I don’t think there’s any decent way to start a post about the subject of L’Wren Scott’s suicide other than to express my sympathies for her loved ones. Obviously, I did not know her, but suicide is a tragic end for a person’s life, and it’s very sad to read reports of the struggles that marked hers toward its end. May she rest in peace.
I imagine Ms. Scott’s name does not ring many bells for readers here at Ordinary Times. This is not a blog that devotes itself much to high fashion, after all. Just like I would probably not recognize the name of [moderately famous athlete here], our readership probably doesn’t recognize hers.
For people who happen to enjoy awards shows, however, and who happen to enjoy all the chatter before and after about who’s wearing what gown (that is to say, people like me), hers was a familiar name. Though I can’t remember which famous actresses wore her dresses at which awards shows, I heard the name “L’Wren Scott” mentioned often enough to note it.
Yesterday my Twitter feed started showing mentions of the death of Mick Jagger’s girlfriend. Not being all that keen to learn the details of what, to me, seems like a private tragedy for a person who happens to be famous, I didn’t click through. And then I saw a tweet that mentioned the death of Ms. Scott. “How sad,” I thought.
I had no idea they were the same person until I finally stumbled across a headline that included both Ms. Scott’s name and the fact that she had been in a relationship with Mr. Jagger. Headline after headline identified her as “Mick Jagger’s girlfriend,” as though there were nothing more of note to her life. As though her entire personal identity were subsumed by that one data point.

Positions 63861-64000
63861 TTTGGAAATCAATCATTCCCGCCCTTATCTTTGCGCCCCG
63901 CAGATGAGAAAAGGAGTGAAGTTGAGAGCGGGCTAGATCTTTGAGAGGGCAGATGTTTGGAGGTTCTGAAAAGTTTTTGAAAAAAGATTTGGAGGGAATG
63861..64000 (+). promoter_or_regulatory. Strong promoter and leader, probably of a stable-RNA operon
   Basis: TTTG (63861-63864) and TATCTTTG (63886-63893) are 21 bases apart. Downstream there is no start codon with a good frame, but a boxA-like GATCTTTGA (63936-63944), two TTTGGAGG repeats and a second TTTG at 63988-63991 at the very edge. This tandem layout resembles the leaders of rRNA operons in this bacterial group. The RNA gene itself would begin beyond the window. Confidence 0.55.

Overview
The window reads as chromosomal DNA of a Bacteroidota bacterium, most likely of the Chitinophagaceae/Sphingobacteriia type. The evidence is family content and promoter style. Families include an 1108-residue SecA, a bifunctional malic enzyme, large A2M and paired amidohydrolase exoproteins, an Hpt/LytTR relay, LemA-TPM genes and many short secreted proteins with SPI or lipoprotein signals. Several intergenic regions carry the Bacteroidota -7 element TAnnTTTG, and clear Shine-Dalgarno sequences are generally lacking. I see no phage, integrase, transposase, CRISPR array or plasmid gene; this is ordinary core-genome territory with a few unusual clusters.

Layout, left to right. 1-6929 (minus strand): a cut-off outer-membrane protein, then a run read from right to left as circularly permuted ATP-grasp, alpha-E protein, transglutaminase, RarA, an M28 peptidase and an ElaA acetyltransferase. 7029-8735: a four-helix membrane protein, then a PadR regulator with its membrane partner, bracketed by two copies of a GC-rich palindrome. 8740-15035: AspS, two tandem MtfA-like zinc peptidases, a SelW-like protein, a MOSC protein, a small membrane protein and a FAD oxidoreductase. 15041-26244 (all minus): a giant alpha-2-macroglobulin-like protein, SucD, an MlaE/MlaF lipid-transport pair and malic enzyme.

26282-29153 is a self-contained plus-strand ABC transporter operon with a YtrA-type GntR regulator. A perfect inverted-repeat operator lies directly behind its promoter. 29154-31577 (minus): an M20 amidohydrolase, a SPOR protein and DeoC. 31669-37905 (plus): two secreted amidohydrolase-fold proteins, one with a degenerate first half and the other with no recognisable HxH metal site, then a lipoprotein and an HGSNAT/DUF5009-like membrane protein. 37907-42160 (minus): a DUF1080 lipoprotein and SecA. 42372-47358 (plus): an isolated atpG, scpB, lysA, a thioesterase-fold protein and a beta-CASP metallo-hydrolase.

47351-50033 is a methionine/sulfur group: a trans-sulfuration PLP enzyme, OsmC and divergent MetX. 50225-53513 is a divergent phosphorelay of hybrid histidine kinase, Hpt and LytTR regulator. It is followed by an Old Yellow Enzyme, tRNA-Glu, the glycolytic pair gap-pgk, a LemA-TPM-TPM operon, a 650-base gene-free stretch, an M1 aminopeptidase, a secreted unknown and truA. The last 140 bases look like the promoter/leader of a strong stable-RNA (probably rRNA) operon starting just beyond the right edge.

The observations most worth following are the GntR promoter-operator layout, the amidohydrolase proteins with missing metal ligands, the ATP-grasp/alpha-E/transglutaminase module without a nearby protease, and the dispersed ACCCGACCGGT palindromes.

Gross. Insulting. Appalling.
L’Wren Scott was an accomplished human being in her own right. Whatever you think about the fashion industry and whatever the problems her business may have run into, it is a major achievement within that industry to dress people for the Academy Awards. She was more than someone’s girlfriend, no matter how famous that person may be.
If the only thing you can say about a person upon their demise is that they dated a celebrity, then grant them to dignity of privacy posthumously. If you considered them too obscure in life to learn their names, then don’t trouble their passing with scrutiny in death. And if they were noteworthy enough in life for their passing to be news, the very least you could do is use their actual names when reporting it.
I know this post is a wee bit angrier than my usual Tuesday fare, but the nauseating and egregious sexism of this reporting has made me unhappy all morning. In lieu of an actual question, consider this an open thread about celebrity media coverage.
Update: A lovely salute to L’Wren Scott’s work can be found here.